Greatly influenced by theorists, such as Jacques Derrida and Gilles Deleuze, Clark/Keefe’s work can be considered as an inside look into a poststructuralist feminist scholar’s construction of an auto-ethnographic narrative. Stylistically, the book is in tune with postmodern works that evade traditional writing forms and embrace a nonlinear style. For instance, Clark/Keefe keeps the struck words of the prose visible to the reader and moves swiftly between interview dialogue and her own personal reflections. What is most interesting, however, about Clark/Keefe’s work is that instead of simply describing what she believes to be the merits of an “art infused methodology,” she actively demonstrates the process, showcasing varying media of her artistic expression, including poetry, watercolor, and drawings. Thus, the book is instructive in that Clark/Keefe models for the reader what she envisions as an “arts infused methodology.” The author closes the book with a “mini-manifesto” which she notes is “by no means prescriptive” and as such asks the reader to consider the merits of creativity, affect and poststructuralism in relation to future research endeavors” (p. 85).  


Clark/Keefe’s honest, though at times convoluted, presentation of her experiences while seeking an appropriate methodological framework is refreshingly bold. There are at times, however, points in the book, particularly in the first two chapters, where the review of the literature confounds the author’s own voice and purpose. This work may be well received by qualitative researchers inspired by a poststructuralist perspective as one might benefit from access to Clark/Keefe’s method of self-analysis throughout the social scientific inquiry process. Clark/Keefe’s work gives permission to other qualitative researchers to further investigate and discover ways, innovative or otherwise, which will allow them to critically assess their positionality throughout the research process while engaging in unconventional styles of presentation.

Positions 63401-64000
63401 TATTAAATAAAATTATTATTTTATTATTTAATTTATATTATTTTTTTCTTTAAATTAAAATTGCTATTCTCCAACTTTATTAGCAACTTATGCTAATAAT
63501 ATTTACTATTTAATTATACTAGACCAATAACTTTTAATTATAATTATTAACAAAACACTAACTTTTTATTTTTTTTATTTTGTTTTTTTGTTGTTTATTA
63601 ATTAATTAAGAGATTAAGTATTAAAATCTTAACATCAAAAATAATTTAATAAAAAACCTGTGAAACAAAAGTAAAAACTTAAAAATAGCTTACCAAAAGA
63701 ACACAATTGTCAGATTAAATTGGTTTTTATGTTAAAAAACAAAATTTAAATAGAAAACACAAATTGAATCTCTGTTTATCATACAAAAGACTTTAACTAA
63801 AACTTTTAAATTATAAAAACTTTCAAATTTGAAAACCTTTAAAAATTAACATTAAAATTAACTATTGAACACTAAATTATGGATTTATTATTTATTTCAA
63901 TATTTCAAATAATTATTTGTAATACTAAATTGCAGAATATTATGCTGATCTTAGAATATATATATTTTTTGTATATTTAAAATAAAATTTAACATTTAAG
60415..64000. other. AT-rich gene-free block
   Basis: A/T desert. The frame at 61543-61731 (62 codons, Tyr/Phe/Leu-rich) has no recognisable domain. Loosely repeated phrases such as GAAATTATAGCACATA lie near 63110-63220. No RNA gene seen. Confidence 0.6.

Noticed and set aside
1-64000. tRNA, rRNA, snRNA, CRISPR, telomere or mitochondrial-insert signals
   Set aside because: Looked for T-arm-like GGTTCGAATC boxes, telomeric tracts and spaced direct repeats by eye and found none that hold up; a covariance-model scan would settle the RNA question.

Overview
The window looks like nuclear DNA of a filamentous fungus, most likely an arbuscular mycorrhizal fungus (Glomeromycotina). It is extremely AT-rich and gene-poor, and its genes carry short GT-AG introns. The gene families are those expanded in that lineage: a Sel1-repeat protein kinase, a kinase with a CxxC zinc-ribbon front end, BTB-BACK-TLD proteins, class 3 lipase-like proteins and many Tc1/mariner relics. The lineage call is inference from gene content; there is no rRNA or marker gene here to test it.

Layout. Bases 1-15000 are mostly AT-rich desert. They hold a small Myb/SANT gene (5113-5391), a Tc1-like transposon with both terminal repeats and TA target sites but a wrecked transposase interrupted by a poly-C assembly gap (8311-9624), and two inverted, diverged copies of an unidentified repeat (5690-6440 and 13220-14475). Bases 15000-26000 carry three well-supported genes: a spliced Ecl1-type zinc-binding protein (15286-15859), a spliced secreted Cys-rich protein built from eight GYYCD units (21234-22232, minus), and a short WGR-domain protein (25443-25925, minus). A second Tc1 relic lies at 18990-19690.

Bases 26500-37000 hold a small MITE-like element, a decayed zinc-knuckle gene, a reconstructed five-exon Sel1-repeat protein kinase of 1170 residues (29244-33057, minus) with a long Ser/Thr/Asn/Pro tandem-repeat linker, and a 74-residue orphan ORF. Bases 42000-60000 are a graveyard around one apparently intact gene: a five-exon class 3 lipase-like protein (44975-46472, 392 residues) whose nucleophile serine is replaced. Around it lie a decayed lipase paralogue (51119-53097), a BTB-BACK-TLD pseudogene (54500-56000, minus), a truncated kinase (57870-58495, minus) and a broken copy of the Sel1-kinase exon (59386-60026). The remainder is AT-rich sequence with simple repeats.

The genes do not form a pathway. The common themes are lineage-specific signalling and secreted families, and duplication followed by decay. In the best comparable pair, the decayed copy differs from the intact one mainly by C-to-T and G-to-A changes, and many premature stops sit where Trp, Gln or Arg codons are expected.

In sum, Clark/Keefe has written a book that presents the process of an engaged feminist scholar in search of an alternative methodology in which art, theory, and practice successfully collide.




Cite This Article as: Teachers College Record, Date Published: February 21, 2011
https://www.tcrecord.org ID Number: 16345, Date Accessed: 5/27/2022 12:40:46 PM

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About the Author
  • Erica Hill
    University of Illinois
    E-mail Author
    ERICA ALANE HILL is a PhD candidate in the Department of Sociology at the University of Illinois and the Minority Dissertation Fellow at Hiram College. She is currently completing her dissertation project, Bearing the Mark, Bearing the Costs: Slavery, Emancipation and Memory in Coastal Tanzania, 1922-2008.